New RN grad looking for ANY experience....please help!

  1. Hello all,

    So here is my dilemma: New grad RN and looking for a job!!!!!! Sound like a broken record, I'm sure. I just received my license in the mail (woo hoo!). I live in Chicago and would like to relocate to either Memphis, Atlanta or Miami to work. I am interested in Trauma or ICU, and lately have gotten an interest in Dialysis. I took an IV Placement Certification through Nursing Spectrum (last year), and have my ACLS (received in October). I would like to say that taking my ACLS before NCLEX was TRULY helpful. Now, I do not have a BSN only ADN, and I realize my certificate is not the same as having a certification. So I guess what I am asking is, what else can I do to beef up my certs/skills as being a suitable for the acute care environment? The home health/ and nursing homes that I have applied to are looking for experience. The hospitals are on the same page as well, even those who have a residency program require BSN holders strictly. I read about new grads who pass up the flu clinics and I'm like, "well how can I get in on that." At least they're offering something. I keep coming to dead ends and I refuse to get discouraged. But I don't want it to carry on so long that it looks that I've been out of school too long without any experience. I've even applied for jobs as a Patient Care Tech or CNA/Nurse helper, ya know, just to get my foot in the door. But I get denied because I'm an RN already. What is a girl to do?
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    About ChicagoRN-BSN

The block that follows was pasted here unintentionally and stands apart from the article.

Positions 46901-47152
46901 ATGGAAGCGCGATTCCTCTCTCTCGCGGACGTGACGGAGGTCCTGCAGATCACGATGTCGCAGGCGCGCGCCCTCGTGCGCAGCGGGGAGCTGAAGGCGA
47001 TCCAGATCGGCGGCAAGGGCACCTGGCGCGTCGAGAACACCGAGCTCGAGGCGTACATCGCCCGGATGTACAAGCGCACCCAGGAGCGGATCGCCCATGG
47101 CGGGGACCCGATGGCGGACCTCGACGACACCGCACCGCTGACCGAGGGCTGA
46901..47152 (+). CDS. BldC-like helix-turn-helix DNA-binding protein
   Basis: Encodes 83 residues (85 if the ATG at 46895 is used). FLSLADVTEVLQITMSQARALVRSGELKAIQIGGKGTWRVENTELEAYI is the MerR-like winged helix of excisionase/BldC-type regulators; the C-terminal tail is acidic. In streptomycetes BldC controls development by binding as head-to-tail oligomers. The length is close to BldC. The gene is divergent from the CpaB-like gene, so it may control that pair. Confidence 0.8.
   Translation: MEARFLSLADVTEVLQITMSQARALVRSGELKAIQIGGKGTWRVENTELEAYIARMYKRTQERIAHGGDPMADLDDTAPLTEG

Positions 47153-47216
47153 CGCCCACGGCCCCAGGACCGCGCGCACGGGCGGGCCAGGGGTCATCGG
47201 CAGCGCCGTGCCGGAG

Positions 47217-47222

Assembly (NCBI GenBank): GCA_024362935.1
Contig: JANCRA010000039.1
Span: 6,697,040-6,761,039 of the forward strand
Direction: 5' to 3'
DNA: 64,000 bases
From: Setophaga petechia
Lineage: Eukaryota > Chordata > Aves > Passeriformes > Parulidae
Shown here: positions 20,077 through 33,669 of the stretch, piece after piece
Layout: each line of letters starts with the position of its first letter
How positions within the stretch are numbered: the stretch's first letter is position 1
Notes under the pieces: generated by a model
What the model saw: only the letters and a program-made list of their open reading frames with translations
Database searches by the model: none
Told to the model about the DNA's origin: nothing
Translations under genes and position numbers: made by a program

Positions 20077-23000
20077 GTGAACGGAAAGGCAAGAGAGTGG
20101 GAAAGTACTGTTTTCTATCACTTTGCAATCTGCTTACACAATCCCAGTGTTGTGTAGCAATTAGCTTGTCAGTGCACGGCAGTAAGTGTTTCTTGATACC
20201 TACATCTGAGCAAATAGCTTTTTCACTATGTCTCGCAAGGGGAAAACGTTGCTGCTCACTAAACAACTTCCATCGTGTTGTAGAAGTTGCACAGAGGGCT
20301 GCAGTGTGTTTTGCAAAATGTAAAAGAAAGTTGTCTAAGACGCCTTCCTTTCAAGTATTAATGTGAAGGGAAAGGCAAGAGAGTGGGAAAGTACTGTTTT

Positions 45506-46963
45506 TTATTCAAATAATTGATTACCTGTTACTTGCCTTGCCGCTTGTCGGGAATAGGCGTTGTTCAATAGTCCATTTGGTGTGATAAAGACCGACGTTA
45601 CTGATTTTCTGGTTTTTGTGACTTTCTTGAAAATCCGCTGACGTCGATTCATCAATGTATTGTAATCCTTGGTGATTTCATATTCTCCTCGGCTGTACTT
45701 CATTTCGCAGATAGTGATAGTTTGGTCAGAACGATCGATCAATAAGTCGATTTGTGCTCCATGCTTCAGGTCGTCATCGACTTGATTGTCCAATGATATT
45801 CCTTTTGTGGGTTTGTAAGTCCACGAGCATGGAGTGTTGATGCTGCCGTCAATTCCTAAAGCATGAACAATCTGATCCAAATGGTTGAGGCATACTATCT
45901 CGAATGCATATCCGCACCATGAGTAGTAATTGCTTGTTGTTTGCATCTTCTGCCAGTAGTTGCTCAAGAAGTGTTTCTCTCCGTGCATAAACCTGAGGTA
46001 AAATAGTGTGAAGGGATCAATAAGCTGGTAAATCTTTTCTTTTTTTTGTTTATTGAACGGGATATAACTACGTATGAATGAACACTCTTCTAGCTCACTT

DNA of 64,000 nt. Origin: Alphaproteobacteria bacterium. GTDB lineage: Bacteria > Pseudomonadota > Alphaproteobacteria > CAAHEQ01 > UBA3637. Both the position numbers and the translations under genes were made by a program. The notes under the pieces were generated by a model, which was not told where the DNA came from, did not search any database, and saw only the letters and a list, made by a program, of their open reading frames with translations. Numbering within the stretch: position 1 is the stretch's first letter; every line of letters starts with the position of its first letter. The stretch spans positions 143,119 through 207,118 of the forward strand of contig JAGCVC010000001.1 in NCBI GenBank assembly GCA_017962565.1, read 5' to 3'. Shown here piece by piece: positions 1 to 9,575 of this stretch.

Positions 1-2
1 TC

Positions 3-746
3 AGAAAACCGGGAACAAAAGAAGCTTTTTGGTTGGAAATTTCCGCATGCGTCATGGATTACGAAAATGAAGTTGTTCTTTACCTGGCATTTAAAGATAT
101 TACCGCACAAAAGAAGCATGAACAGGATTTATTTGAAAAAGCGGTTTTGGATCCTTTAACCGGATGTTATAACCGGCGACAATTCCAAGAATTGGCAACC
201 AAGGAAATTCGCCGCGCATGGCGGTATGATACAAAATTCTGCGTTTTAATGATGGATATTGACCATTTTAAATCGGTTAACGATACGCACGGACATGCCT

Joined: Dec '10; Posts: 48; Likes: 186
    Nurse; from US
    Specialty: Trauma ICU, Informatics


  3. by   GHGoonette
    Have you thought of doing volunteer work in one of the 3rd world countries?

    New grad volunteer in South Africa - Nursing for Nurses

    Plenty of options out there, if you're prepared to give up the time and travel a bit....
  4. by   lilypad2424
    In Texas, where it appears from other posts that the job market is pretty good. I don't know ANYTHING about other cities, however, I am going to tell you what I did, as I just graduated in May and had a somewhat difficult time finding a job.

    First of all, understand that you will eventually get what you want, but don't close your mind to other options. I started with all the people that I went to school with. I spoke to them, and gave them copies of my resume to give to their supervisors. I also applied to every internship program within a certain distance from my house (which by the way, I did not get one single call from.) I live in Houston, which has a HUGE medical community, so I read the paper for job fairs (I got my job through a job fair.) I looked online ( is a helpful site,) and talked to whoever would listen. I also do home health and flu clinics on the side. You just have to ask around and call to find agencies in your area.

    All that being said, I feel your pain. It was very frustrating for me b/c I had this idea that as soon as I got out of school there would be a job waiting for me. I was also a LVN for 3 years, so I did already have some experience which probably helped, however, I STILL had a hard time finding something, and I pretty much took what I got offered. I've only been at my job for three months, and while it was frustrating, I now understand why they want experienced nurses. Needless to say, it's a whole new world.